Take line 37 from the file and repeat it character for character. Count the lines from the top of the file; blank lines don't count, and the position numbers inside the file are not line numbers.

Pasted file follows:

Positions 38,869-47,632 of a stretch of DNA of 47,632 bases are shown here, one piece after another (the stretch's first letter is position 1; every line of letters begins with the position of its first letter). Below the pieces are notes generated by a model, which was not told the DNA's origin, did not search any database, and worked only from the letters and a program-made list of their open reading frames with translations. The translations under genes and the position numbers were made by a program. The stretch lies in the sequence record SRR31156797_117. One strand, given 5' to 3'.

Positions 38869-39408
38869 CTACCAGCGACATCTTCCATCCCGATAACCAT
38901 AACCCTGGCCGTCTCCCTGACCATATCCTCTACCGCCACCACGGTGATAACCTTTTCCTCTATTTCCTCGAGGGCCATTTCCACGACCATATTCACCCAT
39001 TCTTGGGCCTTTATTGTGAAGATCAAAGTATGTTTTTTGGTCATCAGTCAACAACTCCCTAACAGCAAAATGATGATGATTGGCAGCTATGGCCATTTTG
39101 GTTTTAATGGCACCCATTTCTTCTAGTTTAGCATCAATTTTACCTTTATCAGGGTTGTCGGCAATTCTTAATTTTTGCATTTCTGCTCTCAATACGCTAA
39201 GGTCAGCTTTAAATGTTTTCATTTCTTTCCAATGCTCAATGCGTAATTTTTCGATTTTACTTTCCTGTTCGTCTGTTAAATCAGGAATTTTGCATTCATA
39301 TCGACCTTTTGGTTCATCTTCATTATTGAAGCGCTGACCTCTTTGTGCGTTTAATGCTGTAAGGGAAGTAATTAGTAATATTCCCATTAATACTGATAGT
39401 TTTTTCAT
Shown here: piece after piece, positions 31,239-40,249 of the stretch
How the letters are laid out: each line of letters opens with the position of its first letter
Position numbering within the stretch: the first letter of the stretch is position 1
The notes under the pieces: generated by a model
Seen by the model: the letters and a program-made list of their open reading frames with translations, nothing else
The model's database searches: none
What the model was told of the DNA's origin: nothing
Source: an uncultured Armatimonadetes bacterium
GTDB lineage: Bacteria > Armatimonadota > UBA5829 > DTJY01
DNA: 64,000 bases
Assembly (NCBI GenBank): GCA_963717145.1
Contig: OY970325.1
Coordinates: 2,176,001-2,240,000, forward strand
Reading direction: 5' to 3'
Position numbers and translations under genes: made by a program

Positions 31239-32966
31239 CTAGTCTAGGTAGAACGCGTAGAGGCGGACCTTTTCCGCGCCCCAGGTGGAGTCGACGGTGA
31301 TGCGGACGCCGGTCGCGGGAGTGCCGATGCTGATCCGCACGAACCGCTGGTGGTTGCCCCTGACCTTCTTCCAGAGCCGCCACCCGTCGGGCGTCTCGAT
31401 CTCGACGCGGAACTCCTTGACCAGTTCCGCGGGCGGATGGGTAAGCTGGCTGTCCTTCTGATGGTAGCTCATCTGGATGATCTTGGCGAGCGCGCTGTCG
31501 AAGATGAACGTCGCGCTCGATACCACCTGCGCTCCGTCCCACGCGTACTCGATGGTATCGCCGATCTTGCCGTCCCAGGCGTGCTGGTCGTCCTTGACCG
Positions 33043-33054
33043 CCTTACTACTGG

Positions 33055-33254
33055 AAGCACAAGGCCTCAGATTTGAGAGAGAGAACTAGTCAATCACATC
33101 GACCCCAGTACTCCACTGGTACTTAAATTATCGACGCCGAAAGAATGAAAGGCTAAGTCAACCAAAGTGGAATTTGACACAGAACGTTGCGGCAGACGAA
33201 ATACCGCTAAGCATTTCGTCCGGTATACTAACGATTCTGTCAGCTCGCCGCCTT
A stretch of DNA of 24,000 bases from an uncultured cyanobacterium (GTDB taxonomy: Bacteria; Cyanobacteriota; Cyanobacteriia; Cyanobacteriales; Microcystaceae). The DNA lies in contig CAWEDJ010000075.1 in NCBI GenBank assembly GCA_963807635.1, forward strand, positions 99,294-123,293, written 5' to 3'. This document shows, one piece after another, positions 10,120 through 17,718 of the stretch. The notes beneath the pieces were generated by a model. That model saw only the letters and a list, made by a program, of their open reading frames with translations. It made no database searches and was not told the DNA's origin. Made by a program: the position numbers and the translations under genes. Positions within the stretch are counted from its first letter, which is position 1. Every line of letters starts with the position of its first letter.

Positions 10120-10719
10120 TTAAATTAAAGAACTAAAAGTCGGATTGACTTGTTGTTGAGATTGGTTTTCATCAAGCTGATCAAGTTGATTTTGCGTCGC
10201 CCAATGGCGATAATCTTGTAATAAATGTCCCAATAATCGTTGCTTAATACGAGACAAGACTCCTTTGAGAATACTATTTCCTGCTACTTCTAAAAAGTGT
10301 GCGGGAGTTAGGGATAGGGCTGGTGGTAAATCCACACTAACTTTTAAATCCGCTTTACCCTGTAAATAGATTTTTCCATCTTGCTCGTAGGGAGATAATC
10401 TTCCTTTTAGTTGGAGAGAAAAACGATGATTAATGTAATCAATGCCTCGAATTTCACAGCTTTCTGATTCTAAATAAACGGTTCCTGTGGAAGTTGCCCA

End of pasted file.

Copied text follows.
Positions 10120-10719